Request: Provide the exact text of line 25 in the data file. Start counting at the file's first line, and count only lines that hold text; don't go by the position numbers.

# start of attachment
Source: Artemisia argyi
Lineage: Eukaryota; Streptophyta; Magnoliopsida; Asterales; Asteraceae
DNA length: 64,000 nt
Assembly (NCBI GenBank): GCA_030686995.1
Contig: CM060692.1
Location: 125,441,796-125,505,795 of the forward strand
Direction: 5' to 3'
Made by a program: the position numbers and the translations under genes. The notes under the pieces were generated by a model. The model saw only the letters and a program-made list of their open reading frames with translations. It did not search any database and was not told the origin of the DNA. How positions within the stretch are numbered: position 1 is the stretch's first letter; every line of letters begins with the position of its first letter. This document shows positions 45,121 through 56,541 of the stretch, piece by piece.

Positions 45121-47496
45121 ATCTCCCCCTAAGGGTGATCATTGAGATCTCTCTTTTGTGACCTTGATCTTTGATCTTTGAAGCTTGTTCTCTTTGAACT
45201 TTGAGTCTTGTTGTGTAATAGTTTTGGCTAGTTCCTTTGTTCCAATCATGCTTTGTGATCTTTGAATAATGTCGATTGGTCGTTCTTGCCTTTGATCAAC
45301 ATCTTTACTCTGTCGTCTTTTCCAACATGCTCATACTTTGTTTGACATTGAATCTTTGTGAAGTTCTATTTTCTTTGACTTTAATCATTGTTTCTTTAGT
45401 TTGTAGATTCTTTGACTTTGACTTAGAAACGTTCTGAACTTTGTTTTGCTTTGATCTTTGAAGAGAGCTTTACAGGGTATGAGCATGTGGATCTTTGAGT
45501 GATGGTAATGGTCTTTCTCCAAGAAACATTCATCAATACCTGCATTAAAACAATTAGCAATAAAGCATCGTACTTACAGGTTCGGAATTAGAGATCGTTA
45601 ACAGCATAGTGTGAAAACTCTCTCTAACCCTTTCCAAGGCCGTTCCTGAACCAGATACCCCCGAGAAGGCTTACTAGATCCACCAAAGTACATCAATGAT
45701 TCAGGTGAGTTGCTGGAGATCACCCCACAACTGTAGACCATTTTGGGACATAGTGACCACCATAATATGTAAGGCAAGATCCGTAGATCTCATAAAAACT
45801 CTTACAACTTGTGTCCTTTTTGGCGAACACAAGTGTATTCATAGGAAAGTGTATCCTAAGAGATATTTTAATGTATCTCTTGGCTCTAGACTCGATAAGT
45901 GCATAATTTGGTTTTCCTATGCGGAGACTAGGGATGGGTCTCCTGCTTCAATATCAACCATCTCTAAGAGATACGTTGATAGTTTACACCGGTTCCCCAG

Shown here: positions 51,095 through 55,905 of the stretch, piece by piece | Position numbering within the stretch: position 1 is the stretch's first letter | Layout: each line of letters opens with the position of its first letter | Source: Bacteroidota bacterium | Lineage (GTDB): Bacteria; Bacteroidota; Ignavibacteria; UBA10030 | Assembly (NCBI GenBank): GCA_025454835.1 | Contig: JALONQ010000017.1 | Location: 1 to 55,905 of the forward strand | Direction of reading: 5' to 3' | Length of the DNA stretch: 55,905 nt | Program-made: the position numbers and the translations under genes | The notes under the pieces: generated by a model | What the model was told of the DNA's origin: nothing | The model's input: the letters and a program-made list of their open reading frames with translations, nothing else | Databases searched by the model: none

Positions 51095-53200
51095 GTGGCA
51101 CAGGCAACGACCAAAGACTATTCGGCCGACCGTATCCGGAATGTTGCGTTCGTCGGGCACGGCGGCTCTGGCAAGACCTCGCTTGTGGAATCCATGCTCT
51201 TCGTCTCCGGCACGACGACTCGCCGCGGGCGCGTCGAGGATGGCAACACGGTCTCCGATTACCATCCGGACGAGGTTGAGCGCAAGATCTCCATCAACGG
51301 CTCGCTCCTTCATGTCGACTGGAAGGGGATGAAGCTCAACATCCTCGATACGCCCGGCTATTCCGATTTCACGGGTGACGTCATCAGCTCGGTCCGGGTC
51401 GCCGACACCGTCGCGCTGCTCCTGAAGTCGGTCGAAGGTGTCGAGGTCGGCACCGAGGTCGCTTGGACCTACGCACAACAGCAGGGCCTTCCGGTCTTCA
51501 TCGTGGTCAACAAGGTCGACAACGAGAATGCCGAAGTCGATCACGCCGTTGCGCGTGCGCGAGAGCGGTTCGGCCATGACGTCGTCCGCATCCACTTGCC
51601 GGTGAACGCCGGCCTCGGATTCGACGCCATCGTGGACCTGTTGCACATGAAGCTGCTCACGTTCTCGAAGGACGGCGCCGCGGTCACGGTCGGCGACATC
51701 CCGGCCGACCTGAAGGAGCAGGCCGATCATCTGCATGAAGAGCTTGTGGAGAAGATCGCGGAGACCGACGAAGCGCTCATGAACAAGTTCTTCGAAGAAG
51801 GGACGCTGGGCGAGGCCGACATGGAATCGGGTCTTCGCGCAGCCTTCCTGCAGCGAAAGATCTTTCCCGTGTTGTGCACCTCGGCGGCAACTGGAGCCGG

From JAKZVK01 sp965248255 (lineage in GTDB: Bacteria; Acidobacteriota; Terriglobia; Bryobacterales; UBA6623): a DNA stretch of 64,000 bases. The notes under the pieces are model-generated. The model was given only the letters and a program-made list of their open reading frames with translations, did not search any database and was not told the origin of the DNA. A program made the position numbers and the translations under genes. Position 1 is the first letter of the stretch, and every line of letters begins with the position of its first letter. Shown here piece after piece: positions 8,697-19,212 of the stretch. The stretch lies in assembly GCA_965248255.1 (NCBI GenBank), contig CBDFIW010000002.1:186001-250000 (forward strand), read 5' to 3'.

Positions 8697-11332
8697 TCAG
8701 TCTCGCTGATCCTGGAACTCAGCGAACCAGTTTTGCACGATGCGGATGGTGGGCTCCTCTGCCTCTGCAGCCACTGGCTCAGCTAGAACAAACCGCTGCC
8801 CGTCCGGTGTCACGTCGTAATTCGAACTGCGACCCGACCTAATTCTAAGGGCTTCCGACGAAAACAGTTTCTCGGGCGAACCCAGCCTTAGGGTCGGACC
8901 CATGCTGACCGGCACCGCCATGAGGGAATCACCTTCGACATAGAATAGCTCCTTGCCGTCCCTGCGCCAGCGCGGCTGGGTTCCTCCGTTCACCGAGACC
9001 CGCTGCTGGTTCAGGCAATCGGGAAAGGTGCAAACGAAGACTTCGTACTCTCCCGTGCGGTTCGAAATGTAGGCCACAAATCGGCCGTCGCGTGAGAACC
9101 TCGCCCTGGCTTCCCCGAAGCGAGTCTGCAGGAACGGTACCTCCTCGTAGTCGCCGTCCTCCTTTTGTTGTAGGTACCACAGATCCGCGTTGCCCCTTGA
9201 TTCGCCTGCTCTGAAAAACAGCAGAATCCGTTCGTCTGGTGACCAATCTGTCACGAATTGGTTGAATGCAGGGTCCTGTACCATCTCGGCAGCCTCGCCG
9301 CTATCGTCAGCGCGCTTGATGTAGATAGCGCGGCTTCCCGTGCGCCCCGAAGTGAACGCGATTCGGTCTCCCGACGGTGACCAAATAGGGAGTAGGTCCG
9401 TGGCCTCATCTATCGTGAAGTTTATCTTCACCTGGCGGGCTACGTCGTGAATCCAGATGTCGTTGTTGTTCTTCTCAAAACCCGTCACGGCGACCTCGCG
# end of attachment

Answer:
51401 GCCGACACCGTCGCGCTGCTCCTGAAGTCGGTCGAAGGTGTCGAGGTCGGCACCGAGGTCGCTTGGACCTACGCACAACAGCAGGGCCTTCCGGTCTTCA